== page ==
Universal Grace in Jonah?
A reader has asked about the meaning of three texts, two of them from the book of Jonah, which some use in support of a universal divine grace.
(1) First, he mentions Jonah 2:8 which some claim teaches a well-meant offer of the gospel. Jonah 2:8 reads in the Authorized Version, “They that observe lying vanities forsake their own mercy.”
I was sent nearly 35 translations of the verse, most of which are different from each other. Apparently, translators cannot agree on what is the proper translation and some, such as the NIV, clearly support the idea of a well-meant offer (WMO) of salvation to all men.
I have discussed the issue of this heresy of the WMO over and over again in the News, but it keeps coming up because many in Reformed and Presbyterian and other circles are determined to introduce into the Reformed faith this heresy which is a crucial component in Arminianism.
Let me give a brief summary of the teachings of the well-meant offer. The WMO presents the preaching of the gospel as an expression of God’s love for all men absolutely and His passionate desire to save everybody. It is up to man either to accept this love of God and believe in Christ or to reject it.
Implicit is the heretical doctrine of universal atonement, that Christ died for every man head for head. This is necessary because God cannot desire the salvation of all men unless it is available to them and all of salvation comes only from the cross. I cannot offer to give a man £10,000 if I do not have it, without making a mockery of my offer.
Further, along with the preaching of a universal love of God comes His grace to all men head for head. God’s grace is shown in His love, for grace to sinners is unmerited favour and God’s favour includes love. But that grace in giving all men a chance to be saved is also a grace bestowed on all men that enables them to accept the proffered salvation. Jonah 2:8 is appealed to as proof for God’s universal love.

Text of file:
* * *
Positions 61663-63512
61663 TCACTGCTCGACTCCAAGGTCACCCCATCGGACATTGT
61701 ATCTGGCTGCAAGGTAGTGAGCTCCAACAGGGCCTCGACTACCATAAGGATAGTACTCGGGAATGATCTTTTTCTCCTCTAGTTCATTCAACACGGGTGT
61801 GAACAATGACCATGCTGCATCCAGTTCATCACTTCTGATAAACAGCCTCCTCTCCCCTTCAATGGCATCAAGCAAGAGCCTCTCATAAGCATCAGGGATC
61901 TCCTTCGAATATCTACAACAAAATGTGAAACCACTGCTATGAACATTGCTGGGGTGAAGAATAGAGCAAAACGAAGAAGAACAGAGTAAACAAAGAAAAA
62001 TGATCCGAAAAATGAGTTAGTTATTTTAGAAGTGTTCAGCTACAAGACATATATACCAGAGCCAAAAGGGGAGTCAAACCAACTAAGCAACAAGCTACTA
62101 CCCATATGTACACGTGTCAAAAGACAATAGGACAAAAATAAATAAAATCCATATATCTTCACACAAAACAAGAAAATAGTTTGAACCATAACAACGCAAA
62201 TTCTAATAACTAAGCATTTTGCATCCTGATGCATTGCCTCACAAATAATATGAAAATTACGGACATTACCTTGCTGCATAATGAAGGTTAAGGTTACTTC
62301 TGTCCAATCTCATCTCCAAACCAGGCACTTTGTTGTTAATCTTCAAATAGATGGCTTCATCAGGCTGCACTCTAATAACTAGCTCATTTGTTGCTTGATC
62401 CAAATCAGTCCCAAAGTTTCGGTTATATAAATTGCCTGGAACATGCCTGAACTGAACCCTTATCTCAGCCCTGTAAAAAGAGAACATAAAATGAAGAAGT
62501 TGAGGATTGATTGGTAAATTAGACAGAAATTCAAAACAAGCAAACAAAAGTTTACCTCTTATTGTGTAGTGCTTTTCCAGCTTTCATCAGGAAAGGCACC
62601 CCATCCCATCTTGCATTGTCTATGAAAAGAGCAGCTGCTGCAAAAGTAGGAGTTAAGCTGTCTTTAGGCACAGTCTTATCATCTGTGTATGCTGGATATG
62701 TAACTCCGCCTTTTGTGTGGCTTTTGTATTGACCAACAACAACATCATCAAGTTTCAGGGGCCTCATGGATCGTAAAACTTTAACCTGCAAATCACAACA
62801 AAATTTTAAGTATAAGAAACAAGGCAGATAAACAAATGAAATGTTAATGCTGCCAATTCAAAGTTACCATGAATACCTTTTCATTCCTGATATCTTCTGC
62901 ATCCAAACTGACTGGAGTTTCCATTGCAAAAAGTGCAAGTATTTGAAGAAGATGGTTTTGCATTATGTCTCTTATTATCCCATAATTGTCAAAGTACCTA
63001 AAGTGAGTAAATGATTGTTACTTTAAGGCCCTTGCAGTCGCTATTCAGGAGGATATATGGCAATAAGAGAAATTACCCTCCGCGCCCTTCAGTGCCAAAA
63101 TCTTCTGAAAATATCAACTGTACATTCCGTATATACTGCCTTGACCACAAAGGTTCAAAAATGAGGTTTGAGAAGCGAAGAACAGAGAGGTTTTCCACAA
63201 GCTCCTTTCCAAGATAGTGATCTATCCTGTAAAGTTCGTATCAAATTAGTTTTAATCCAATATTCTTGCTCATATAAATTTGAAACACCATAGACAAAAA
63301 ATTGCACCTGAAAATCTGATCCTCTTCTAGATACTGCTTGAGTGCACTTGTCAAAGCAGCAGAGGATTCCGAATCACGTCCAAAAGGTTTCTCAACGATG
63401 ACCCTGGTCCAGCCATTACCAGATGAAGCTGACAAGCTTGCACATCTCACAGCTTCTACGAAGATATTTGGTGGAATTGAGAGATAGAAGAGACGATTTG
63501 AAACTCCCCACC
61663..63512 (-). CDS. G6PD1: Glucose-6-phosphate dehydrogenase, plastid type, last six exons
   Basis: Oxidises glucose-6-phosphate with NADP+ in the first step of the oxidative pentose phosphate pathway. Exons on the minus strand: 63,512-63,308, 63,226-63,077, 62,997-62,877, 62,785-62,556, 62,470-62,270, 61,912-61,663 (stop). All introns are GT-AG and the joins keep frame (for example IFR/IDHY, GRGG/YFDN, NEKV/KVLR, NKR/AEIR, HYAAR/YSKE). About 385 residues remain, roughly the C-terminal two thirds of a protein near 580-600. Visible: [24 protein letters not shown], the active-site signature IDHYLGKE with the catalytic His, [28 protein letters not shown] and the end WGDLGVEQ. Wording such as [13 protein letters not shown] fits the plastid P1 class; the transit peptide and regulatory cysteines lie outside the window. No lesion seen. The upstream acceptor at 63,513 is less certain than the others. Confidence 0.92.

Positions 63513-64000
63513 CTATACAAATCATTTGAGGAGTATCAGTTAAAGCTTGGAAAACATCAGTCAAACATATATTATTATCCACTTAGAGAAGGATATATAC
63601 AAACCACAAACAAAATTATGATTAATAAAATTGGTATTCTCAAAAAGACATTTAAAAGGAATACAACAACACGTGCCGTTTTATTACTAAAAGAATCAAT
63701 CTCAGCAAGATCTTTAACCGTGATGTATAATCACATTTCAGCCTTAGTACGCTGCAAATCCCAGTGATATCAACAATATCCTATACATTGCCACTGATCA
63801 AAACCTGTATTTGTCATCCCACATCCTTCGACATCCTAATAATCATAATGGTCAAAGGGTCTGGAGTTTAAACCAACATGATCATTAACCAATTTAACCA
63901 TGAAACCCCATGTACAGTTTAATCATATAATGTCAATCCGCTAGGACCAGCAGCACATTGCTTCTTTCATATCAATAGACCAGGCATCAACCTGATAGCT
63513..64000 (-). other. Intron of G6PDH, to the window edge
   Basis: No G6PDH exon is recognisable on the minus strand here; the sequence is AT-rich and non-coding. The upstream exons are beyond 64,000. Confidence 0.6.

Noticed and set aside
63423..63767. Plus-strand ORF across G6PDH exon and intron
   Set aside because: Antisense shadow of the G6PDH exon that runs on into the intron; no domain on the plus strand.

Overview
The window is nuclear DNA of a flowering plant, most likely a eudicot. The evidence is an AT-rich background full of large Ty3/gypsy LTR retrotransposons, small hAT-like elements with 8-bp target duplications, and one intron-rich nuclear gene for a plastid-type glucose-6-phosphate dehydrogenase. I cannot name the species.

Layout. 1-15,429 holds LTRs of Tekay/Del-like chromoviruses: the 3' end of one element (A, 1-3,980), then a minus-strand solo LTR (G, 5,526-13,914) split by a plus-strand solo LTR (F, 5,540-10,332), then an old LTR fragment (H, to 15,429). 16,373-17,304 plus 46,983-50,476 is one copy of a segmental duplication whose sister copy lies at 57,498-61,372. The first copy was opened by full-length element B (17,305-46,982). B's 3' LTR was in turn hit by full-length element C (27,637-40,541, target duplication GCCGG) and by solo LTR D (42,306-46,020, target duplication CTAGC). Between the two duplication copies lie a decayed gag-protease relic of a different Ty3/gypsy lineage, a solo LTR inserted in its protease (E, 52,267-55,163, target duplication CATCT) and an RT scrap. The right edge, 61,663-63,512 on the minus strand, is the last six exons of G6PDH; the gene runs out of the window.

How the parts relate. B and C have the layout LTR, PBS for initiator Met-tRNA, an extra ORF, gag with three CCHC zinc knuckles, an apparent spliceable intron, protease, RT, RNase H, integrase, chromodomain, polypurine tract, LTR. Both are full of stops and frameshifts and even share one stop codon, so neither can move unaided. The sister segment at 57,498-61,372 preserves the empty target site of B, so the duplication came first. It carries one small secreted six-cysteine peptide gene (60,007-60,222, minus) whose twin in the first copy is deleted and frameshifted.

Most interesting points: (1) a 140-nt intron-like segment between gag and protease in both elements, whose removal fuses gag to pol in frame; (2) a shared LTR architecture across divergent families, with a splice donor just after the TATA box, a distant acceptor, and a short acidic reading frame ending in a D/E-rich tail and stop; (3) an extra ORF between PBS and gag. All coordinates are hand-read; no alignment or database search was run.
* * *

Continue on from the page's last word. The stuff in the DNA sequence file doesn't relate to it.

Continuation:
I must make a few remarks about Jonah in general. First of all, Jonah was commanded to go to Nineveh to preach repentance to this arch-enemy of Israel, which was poised to destroy the Northern Kingdom of Israel where Jonah lived.
Second, Jonah did not flee the land of Canaan because he was scared to go to that godless city. Jonah was no coward; after all, he was asleep and unafraid in a boat that was being tossed around by a storm that terrified seasoned sailors. He fled Canaan because ordinarily only in that land did God speak to His people. Jonah thought that, if he could get out of Canaan, God could not send him to Nineveh.
Third, he had to go to Nineveh because God would save one generation among the worst of all the uncircumcised heathen because their salvation was prophetic of a coming day in which the gospel would be sent to the four corners of the earth to save a catholic or universal church. However, though God did not ordinarily speak to people outside Canaan in the Old Testament era, He could also speak through raging storms and huge fish. Apparently, Jonah forgot that.
Fourth, when Jonah was in the belly of the fish, his prayer was almost entirely quotations from the Psalms.
Finally, Jesus Himself tells us that Jonah’s three-day stay in the fish’s belly was a type of His burial and resurrection (Matt. 12:40); that is, the Gentiles, such as the Ninevites, could be saved only through Christ’s being raised from the dead on the third day. But our Lord’s mighty work was atonement for both Jews and Gentiles, markedly different from God’s saving work in the old dispensation, which was largely with the nation of Israel.
It is in this general context that Jonah 2:8 must be understood—not as proponents of the WMO, who grab texts out of their context and sing, “Hallelujah, we have found a proof text for our heresy.”
On the surface of the matter, I wonder why WMO advocates have to interpret the phrase “their own mercy” in Jonah 2:8 as being God’s mercy. If we take the translation of the AV/KJV as correct—as it probably is—it speaks of the mercy demonstrated by the wicked, not by God. So why make it proof for the WMO?